Category Archives: creative writing

Loving moments from the book, “Letter To My Daughter”

img_20181013_102620_2605718921234846643042.jpg

“In an unfamiliar culture, it is wise to offer no innovations, no suggestions, or lessons. The epitome of sophistication is utter simplicity.” Maya Angelou

“My soul should always look back and wonder at the mountains I had climbed and the rivers I had forged and the challenges which still await down the road. I am strengthened by that knowledge.” Maya Angelou

When she was once being “timidly attacked” by a Hollywood producer who was interested in developing one of her short stories into a television show: “I promise you, you do not want me as your adversary because, once I feel myself under threat, I fight to win, and in that case I will forget that I am thirty years older than you, with a reputation for being passionate.” Maya Angelou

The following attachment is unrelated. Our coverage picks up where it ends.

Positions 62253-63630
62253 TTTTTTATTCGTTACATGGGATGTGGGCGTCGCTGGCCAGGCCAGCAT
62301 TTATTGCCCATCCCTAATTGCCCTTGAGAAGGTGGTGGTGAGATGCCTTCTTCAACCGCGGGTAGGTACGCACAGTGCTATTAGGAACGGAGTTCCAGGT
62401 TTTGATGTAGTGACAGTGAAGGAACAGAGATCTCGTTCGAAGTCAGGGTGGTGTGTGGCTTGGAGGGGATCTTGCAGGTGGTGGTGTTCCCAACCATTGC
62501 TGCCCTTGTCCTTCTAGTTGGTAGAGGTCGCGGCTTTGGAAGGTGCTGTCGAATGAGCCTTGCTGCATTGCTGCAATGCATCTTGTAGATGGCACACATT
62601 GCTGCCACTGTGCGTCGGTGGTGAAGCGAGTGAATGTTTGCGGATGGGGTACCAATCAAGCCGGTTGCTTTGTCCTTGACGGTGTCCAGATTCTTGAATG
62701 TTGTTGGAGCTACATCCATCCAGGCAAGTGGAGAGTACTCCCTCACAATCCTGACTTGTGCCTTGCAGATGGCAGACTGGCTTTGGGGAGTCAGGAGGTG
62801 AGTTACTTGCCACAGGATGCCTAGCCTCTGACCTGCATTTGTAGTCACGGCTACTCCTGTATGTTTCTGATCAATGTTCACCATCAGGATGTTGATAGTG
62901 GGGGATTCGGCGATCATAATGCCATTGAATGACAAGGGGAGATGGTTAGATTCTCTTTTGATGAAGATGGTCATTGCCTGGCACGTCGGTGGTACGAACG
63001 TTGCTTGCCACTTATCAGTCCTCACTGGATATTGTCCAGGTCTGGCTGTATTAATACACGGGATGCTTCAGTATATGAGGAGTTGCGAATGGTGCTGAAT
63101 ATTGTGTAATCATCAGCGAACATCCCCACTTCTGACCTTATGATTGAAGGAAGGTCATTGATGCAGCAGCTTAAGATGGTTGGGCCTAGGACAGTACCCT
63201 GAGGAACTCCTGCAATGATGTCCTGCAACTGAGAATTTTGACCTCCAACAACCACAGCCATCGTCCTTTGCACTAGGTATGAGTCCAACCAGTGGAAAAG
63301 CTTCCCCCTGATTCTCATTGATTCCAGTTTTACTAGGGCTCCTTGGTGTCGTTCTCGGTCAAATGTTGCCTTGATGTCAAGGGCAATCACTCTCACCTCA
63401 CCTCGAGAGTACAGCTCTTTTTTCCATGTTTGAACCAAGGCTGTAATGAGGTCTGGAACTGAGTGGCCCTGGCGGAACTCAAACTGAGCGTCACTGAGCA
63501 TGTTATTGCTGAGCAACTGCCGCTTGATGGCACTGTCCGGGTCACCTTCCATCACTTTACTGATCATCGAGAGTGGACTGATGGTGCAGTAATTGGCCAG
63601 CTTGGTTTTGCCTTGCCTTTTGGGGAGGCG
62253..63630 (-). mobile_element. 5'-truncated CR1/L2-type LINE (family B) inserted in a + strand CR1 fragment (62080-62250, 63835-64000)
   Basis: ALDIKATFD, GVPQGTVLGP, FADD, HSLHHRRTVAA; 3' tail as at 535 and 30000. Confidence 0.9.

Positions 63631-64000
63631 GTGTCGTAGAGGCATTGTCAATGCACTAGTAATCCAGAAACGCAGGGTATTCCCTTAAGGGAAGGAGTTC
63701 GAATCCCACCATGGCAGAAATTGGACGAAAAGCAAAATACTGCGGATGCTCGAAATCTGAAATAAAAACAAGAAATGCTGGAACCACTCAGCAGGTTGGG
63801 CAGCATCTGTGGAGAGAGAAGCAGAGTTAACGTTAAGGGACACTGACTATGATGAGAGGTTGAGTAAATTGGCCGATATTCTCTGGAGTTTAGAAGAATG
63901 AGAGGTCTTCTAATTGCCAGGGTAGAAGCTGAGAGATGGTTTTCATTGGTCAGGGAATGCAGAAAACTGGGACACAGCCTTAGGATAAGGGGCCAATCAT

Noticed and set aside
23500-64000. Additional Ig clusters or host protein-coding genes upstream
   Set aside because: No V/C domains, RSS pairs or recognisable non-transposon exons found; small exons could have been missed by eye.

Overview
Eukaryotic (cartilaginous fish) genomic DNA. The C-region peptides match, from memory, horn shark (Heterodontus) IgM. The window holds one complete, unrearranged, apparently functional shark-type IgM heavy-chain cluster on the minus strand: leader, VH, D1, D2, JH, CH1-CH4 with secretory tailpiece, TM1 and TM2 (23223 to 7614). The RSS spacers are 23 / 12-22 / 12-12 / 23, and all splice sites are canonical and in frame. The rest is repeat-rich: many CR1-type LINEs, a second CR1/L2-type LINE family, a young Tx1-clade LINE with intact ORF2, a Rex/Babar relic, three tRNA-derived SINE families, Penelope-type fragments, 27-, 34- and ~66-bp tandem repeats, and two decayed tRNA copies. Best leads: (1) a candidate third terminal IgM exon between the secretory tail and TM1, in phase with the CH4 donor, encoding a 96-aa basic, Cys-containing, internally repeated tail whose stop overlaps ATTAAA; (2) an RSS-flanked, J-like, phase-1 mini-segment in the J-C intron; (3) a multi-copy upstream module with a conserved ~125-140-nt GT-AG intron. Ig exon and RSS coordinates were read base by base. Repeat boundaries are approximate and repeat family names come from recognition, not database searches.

she continued in this chapter:

“I am never proud to participate in violence, yet, I know that each of us must care enough for ourselves, that we can be ready and able to come to our own defense when and wherever needed.” Maya Angelou

“Racism still rages behind many smiling faces, and women are still spoken of in some circles, as conveniently pretty vessels. Macon, Georgia is down south, New York City is up south. Blithering ignorance can be found wherever you choose to live.” Maya Angelou

“Southern themes will range from generous and luscious love to cruel and bitter hate, but no one can ever claim that the South is petty or indifferent. [In the south] black people walk with an air which implies “when I walk in, they may like me or dislike me, but everybody knows I’m here.” Maya Angelou